By Emily Lai
Asset management is a young and dynamic industry in China with robust growth. According to figures from the Asset Management Association of China (AMAC), 6 new Chinese asset managers joined the market last year leading to 95 counterparts; overall AUM grew 58%, from 4.22 trillion RMB to 6.68 trillion RMB as of the end of last year. However, players do not see a level playing field. According to Evonne Gan, Analyst at Boston-based researcher Cerulli Associates, foreign fund management companies’ (FMCs) outlook remains gloomy because of the lack of comparative advantage in the fierce competition.
Competition for assets
The industry itself is competitive with the fast growing number of participants and undifferentiated products. However, further competition came from outside the industry as well. Money is being diverted to other channels other than traditional mutual funds, including the peer-to-peer (P2P) products, trusts, and wealth management products. These new inventions work with the same proposition – that they can generate a fixed yield over a specific period of time.
Only money market funds with sufficient scales can compete meaningfully with these new inventions, leading to slanted negotiation powers in the mutual fund business. FMCs with strong pricing power, eye-catching performances, or a strong brand name gain easy wins, creating a barrier for new foreign players to focus on this business in China. Although online distribution is a possible alternative, competitions are even more intense and deep pockets are needed to navigate it.
The situation is more acute in the institutional front. The pension business is limited to a selected pool of managers that are long established in the country. It is virtually impossible for new players to get an Enterprise Annuity (EA) license or secure mandates from the National Social Security Fund (NSSF). Tapping into the potential assets that are now permitted to enter the local equity market from the basic pension system will be a long-term process, and favoring mostly qualified managers who are closely tied to existing managers of EA and NSSF assets.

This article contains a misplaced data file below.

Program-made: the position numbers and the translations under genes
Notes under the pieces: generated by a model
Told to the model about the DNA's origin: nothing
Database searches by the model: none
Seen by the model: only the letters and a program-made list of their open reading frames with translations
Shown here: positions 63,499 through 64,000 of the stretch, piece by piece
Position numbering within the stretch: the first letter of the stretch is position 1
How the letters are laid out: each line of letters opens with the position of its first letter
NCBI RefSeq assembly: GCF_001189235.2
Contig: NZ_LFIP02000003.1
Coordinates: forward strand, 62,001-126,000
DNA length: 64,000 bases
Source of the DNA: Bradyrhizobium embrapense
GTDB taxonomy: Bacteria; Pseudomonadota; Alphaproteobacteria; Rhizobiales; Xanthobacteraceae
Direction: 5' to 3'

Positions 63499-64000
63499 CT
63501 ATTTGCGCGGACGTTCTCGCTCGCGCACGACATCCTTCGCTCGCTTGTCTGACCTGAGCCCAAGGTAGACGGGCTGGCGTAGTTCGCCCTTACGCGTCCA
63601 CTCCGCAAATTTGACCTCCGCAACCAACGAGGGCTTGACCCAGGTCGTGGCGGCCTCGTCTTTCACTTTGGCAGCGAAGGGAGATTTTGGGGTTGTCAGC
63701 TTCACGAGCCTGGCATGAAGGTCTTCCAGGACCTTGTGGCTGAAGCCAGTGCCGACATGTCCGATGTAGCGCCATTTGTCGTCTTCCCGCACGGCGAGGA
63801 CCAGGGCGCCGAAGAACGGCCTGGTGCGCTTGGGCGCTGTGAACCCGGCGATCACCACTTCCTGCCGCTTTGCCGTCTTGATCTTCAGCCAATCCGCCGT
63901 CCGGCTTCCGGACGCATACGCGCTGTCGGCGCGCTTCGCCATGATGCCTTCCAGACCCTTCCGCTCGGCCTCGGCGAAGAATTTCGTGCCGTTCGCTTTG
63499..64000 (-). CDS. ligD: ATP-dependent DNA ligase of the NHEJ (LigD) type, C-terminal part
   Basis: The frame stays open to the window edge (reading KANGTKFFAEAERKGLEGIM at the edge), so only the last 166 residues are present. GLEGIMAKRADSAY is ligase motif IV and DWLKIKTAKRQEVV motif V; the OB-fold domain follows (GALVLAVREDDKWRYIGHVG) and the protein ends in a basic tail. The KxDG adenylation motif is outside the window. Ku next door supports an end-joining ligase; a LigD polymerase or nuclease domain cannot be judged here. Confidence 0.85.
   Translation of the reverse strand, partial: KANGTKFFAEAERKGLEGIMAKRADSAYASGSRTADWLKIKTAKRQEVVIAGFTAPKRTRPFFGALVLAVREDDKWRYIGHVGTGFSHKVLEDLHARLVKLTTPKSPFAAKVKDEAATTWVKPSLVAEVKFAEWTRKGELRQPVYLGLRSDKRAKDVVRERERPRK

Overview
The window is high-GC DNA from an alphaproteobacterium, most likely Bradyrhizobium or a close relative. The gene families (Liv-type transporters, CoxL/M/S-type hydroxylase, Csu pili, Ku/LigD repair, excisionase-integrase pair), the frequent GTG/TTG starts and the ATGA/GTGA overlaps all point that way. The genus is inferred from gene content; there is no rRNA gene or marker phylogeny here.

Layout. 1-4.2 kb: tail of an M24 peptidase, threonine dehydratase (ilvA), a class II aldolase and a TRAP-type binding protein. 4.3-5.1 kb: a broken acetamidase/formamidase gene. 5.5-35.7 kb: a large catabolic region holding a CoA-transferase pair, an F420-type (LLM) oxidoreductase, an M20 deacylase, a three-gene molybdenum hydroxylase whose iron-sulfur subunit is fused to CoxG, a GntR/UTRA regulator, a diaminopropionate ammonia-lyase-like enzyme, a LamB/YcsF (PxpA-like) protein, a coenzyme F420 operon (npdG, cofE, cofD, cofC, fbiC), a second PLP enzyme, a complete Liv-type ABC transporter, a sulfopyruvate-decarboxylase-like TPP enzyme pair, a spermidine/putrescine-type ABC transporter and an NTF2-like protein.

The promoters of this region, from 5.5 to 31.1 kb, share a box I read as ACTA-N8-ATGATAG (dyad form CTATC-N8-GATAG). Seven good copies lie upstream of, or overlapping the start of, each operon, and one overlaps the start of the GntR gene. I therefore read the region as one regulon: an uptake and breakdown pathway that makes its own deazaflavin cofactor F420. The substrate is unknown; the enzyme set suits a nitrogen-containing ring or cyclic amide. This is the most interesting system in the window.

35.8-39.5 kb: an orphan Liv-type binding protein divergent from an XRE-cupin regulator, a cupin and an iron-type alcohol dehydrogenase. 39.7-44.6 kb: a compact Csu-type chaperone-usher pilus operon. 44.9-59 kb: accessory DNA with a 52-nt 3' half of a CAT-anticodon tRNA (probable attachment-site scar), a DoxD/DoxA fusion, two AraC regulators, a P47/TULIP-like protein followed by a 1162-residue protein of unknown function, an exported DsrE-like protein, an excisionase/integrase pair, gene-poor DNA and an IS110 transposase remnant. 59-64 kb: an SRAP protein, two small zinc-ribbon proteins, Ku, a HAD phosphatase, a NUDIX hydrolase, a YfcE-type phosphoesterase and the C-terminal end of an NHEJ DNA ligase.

The insurance space can be a bright spot for FMCs as larger insurers would like to have the FMCs for benchmarking purposes, while smaller insurers might outsource merely because of the lack of resources. However, competition is still keen from the insurance asset management companies in the country with their strong experience in dealing with insurer’s assets.
Competition for talents
Competition spreads beyond the product sphere. Since the legitimization of private funds by the AMAC in 2013, talent retention has become a more difficult challenge for asset managements. Gan notes that given the short-term mentality in China, there are even instances of portfolio managers leaving FMCs to start their own private funds after just one or two years of good performance.
Gan also quoted cultural difference as a major reason for foreign players quitting the joint ventures and leaving the country. She admits she does not have a clear suggestion for the problem, but reminds foreign managers to “recognize the differences in corporate culture inherent in China and not assume that whatever works in other parts of Asia will work in China. “ BM